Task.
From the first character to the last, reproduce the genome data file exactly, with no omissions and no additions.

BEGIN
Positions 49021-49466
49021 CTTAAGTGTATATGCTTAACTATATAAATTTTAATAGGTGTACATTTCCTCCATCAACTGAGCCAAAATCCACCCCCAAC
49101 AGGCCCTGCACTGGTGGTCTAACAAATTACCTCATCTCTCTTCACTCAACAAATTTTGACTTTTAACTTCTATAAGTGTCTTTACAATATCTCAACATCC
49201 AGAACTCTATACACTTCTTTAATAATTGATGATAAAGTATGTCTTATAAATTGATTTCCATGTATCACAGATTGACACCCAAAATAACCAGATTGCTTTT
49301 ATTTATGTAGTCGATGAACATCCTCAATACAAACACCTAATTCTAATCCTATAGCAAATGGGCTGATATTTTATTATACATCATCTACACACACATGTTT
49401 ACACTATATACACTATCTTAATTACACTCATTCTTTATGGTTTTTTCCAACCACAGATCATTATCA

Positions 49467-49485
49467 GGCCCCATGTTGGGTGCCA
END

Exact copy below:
Positions 49021-49466
49021 CTTAAGTGTATATGCTTAACTATATAAATTTTAATAGGTGTACATTTCCTCCATCAACTGAGCCAAAATCCACCCCCAAC
49101 AGGCCCTGCACTGGTGGTCTAACAAATTACCTCATCTCTCTTCACTCAACAAATTTTGACTTTTAACTTCTATAAGTGTCTTTACAATATCTCAACATCC
49201 AGAACTCTATACACTTCTTTAATAATTGATGATAAAGTATGTCTTATAAATTGATTTCCATGTATCACAGATTGACACCCAAAATAACCAGATTGCTTTT
49301 ATTTATGTAGTCGATGAACATCCTCAATACAAACACCTAATTCTAATCCTATAGCAAATGGGCTGATATTTTATTATACATCATCTACACACACATGTTT
49401 ACACTATATACACTATCTTAATTACACTCATTCTTTATGGTTTTTTCCAACCACAGATCATTATCA

Positions 49467-49485
49467 GGCCCCATGTTGGGTGCCA